‘Combat Intelligence’ eventually had so many meanings it became virtually meaningless. But the CIC was originally intended to obtain information on, and maintain a plot of, all vessels. Allied as well as German and Japanese, in the Pacific. In time, under Captain Rochefort, it evolved into a complex and subtle organization evaluating and interpreting all forms of Radio Intelligence.
On the morning of 7 December 1941, CIC became the clearing house for all manner of reports, almost all completely unfounded; of enemy activity. One of the most difficult peacetime problems in training intelligence personnel was the impossibility of simulating a flow of detailed, apparently well-authenticated, misinformation.
In the first forty-eight hours after Pearl Harbor, the CIC had a flood of misinformation which left them ever afterwards with a healthy mistrust of ‘eyewitness’ accounts, not only from excited civilians but also from experienced Service personnel, both Allied and enemy.
Pearl Harbor Day Attack.
Japanese parachute troops were reported to have landed and to be engaged in a fierce pitched battle with US Marines. The uniforms worn by these mythical Japanese were described in the most minute sartorial detail. Strange vessels were reported arriving offshore, a large enemy fleet had been seen south of the islands and at least one Direction/Finding bearing (later judged to be ambiguous and inconclusive) was obtained. One officer sighted a dirigible over Honolulu, two degrees to the right of the moon and three degrees below it.
To make matters more confusing, there were seemingly improbable reports of submarines in Pearl Harbor – but Japanese submarines did indeed take part in the attack.
Emperor Hirohito on military parade after Pearl Harbor attack.
'Since learning that definite information of the Japanese intentions to attack the United States was in the hands of the War and Navy Departments and was not supplied to me, I now refuse to accept any responsibility for the catastrophe.'
Admiral Kimmel at first accepted the blame for being taken by surprise. However, he was to change his mind when he learned that Japanese intentions had been known, but not passed to him.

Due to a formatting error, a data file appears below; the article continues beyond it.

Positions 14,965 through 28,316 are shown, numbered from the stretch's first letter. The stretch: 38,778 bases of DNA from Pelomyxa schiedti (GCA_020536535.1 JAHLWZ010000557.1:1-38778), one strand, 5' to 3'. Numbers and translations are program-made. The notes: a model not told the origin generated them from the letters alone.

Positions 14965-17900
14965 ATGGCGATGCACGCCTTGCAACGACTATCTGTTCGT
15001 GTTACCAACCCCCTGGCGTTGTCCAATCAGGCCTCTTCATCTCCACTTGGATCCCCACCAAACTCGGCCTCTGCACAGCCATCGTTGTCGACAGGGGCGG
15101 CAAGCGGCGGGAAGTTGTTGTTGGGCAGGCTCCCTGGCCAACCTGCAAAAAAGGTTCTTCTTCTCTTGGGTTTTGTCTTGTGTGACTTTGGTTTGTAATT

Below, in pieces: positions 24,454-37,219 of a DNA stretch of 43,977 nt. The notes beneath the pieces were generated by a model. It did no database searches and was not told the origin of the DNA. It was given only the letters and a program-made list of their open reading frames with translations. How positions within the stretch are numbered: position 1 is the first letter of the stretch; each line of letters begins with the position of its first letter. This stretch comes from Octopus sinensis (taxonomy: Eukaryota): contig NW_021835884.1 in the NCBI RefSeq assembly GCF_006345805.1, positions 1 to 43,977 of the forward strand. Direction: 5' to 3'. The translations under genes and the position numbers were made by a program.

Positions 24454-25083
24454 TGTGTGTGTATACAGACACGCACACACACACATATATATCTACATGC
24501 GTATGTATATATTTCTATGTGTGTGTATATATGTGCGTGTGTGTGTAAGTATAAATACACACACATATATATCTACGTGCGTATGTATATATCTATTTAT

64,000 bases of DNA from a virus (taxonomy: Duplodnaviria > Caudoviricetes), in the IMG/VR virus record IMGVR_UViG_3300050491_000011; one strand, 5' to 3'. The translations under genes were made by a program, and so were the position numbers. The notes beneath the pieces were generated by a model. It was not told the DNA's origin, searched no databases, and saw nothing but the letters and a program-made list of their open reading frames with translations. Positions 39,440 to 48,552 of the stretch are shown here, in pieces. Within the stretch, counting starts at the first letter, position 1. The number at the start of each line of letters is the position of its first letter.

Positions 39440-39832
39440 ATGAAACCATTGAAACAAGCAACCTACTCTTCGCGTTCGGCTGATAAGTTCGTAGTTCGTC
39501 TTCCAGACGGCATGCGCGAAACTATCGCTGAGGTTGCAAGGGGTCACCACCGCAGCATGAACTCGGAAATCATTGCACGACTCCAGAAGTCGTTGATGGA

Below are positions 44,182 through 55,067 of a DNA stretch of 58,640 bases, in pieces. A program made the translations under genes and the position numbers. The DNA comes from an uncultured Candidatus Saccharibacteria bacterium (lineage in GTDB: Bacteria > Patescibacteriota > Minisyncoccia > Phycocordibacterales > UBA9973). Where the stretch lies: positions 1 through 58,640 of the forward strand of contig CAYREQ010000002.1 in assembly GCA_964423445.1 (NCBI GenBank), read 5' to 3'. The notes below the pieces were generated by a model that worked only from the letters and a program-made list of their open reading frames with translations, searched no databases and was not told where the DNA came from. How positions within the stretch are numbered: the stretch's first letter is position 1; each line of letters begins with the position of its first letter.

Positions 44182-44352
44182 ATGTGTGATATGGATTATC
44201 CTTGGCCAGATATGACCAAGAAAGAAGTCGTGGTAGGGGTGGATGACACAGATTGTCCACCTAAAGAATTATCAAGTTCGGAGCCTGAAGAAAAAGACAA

Admiral Chuicki Nagumo commander of Japan’s strike force for the attack on Pearl Harbor.
Japanese planes prepare to take off for the attack on Pearl Harbor, 7 December 1941.
Newspaper headlines, announcing the declaration of war on the Japanese.
Ultra in the Pacific - How Breaking Japanese Codes and Ciphers Affected Naval Operations Against Japan
Ultra was the name given to information gained from deciphering the messages passed by the enemy in code during the Second World War. Fortunately for the Americans, the Japanese believed that it was not possible for Westerners to learn their language.
The war in the Pacific has had many chroniclers but the secret of Ultra remained guarded for many years and only recently has it become possible to assess in detail the effect it has on the campaign. John Winton’s expert analysis of the records now available are here combined with his encyclopedic knowledge of the naval history of the Second World War to tell, for the first time, what exactly the Allies did learn from Ultra in the Pacific War and to what use that knowledge was put. The result is a fascinating story told with the zest and pace one might expect from an author who is both a highly respected historian and a first-class novelist.